Putting aside the obvious differences between us and them, we are able to detect our fundamental identity of nature, have a fellow-feeling with them, recognise sameness between us and so see their beauty.
THE SUM IMPRESSION
The Artist has now to stand back and view the forest as a whole. And he must test his view in the light of reason—bring Truth to bear upon Beauty. The forest with its multitudinous and varied life, ranging from simplest to most cultured man, is an epitome of Nature so far as she is manifested on this planet. And he will from this epitome try to get a view of the real character of Nature. As he takes stock of the impressions which have been made upon him, he will have to form a conclusion of absolutely fundamental importance for the enjoyment of Natural Beauty.
Men's hearts instinctively go out to Nature, and in consequence they see Beauty in her. As children they love flowers and love animals. And the most primitive races have the same feeling though they are just as callous in their treatment of animals as children are in their treatment of one another. In the more cultured races this instinctive love of Nature and appreciation of Natural Beauty has enormously developed. But if men ever came to hold the idea—as so many since the doctrine of the survival of the fittest has come into prominence are inclined to do—that Nature is at heart cold and hard, and recks nothing of human joys and sorrows, then love of Nature would fade away from men's hearts. Being out of sympathy and repelled from entering into deep communion with her, men would never again see Beauty in her. The enjoyment of Natural Beauty would pass from them for ever.
So the Artist will try to get at the true Heart of Nature. If the Naturalist part of him tells him that at bottom Nature is merciless and unrelenting, utterly regardless of the things of most worth in life; that Nature is indeed "red in tooth and claw"; that all she cares for—all she selects as the fittest to survive—are the merely strongest, the most pushing and aggressive, the individuals who will simply trample down their neighbours in order that they themselves may "survive"; or if, again, the Naturalist convinces him that all he has seen in the forest has come about by pure chance; that it is by a mere fluke that we find orchids and not mushrooms, men and not monkeys, at the head of plant and animal life; and that Nature herself is wholly indifferent as to which of the two establishes its preeminence—then he will feel the chill upon his soul, he will shrivel up within himself, the very fountain-spring of Beauty will be frozen up, and never again will he see Beauty in any single one of Nature's manifestations.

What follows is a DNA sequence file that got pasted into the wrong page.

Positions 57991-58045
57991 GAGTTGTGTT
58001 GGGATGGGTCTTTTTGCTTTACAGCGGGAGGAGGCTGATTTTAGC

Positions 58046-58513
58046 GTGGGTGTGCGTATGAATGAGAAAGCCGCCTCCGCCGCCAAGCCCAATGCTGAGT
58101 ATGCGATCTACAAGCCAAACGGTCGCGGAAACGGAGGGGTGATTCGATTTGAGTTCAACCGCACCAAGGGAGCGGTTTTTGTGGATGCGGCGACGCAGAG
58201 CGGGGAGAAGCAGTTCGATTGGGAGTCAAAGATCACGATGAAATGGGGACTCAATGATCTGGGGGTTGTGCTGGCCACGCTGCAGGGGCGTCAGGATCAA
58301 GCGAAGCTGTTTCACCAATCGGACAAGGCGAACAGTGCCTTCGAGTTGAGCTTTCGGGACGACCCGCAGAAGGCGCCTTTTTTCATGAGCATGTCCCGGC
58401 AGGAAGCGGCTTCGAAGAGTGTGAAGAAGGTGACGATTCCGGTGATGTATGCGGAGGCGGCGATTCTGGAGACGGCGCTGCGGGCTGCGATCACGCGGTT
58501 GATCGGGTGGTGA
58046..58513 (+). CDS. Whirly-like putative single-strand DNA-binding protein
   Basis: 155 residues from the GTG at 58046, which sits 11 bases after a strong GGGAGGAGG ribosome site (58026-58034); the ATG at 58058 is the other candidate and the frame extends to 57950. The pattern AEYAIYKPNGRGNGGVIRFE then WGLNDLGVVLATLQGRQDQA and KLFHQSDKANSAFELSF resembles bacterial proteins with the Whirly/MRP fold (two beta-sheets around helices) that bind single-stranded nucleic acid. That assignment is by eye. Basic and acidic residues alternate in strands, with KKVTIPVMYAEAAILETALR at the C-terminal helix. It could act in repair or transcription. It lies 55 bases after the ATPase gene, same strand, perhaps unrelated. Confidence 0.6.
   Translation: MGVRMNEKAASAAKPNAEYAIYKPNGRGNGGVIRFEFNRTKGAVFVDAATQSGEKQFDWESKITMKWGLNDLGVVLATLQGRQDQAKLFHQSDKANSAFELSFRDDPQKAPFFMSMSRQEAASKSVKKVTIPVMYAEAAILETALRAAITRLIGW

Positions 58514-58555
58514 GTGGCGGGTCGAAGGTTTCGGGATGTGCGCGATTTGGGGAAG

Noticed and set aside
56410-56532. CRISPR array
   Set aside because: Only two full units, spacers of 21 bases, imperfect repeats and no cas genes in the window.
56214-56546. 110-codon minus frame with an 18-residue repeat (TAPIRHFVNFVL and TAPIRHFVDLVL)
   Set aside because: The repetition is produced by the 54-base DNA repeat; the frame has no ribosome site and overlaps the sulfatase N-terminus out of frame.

But if, on the other hand, the Naturalist is able to convince the Artist that in spite of the very evident struggle for existence Nature does not care twopence whether the "fittest" survive or not so long as what is best in the end prevails; that far from things coming about by mere chance Nature has a distinct end in view, and that end the accomplishment of what he himself most prizes, then the heart of the Artist will warm to the heart of Nature with a fervour it had never known before; his heart will throb with her heart, and every beauty he has seen in plain or mountain, in flower, bird, or man, will be a hundredfold increased.
Which of these two views of Nature, so far as Nature can be judged from what we see of her on this planet, is correct, he has now to determine. The profound mystery which everywhere prevails in the forest and which exerts such a compelling spell upon us he will want to probe to the bottom. He will not be content with the outward prettiness of butterfly and orchid, or with the mere profusion and variety of life, or with the colossal size of animals and trees. He will want to burrow down and get at the very root and mainspring of this forest life. He will want to reach the very Heart of Nature here manifested in such manifold variety. He will want to arrive at the inner significance of all this variety of life. Then only will he understand Nature and be able to decide whether Nature is cruel and therefore to be feared, or kind and gracious and therefore to be loved.